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Journal of Philosophical Research

Volume 38, 2013

Wayne A. Davis
Pages 147-176

Grice’s Razor and Epistemic Invariantism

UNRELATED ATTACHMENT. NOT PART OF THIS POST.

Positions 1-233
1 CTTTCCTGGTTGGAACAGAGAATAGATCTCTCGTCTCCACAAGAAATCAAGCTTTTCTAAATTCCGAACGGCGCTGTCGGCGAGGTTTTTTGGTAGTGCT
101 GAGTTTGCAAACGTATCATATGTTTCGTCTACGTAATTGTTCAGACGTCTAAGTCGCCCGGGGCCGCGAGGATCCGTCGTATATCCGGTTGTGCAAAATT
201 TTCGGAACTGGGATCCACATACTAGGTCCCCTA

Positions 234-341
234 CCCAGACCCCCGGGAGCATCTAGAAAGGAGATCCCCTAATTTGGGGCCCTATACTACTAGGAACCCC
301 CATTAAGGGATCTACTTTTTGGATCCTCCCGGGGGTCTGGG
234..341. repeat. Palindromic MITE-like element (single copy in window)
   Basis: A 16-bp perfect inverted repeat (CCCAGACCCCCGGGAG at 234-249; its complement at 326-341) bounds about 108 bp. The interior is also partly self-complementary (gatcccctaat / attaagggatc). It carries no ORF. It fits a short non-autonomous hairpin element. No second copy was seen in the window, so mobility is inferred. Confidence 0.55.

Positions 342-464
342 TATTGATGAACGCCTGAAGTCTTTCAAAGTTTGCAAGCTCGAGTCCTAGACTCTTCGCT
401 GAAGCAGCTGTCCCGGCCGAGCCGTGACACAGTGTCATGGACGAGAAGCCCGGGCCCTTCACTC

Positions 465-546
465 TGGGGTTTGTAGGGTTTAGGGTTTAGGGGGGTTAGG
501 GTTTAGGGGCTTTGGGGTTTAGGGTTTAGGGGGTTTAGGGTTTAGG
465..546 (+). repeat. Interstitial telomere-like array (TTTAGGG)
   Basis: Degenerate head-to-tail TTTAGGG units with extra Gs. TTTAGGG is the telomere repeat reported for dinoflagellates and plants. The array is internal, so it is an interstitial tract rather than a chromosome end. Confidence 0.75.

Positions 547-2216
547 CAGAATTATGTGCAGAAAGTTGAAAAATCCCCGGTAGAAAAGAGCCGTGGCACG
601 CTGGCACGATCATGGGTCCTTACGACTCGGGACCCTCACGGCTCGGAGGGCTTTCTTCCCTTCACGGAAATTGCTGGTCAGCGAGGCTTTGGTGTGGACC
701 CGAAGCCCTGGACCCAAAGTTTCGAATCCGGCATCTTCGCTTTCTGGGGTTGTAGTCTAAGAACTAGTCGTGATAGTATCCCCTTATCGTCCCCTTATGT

Grice’s Razor is a methodological principle that many philosophers and linguists have used to help justify pragmatic explanations of linguistic phenomena over semantic explanations. A number of authors in the debate over contextualism argue that an invariant semantics together with Grice’s (1975) conversational principles can account for the contextual variability of knowledge claims. I show here that the defense of Grice’s Razor found in these “Gricean invariantists,” and its use against epistemic contextualism, display all the problems pointed out earlier in Davis (1998). The everyday variation in acceptable knowledge claims is better explained in terms of implicature than indexicality, but general conversational principles shed little light on whether ‘know’ is used hyperbolically, meiotically, or loosely in a context, although this issue is crucial in deciding what if anything ‘S knows p’ implicates. I present reasons favoring an account of the representative bank case in terms of loose use, making clear how they differ from Grice’s Razor.

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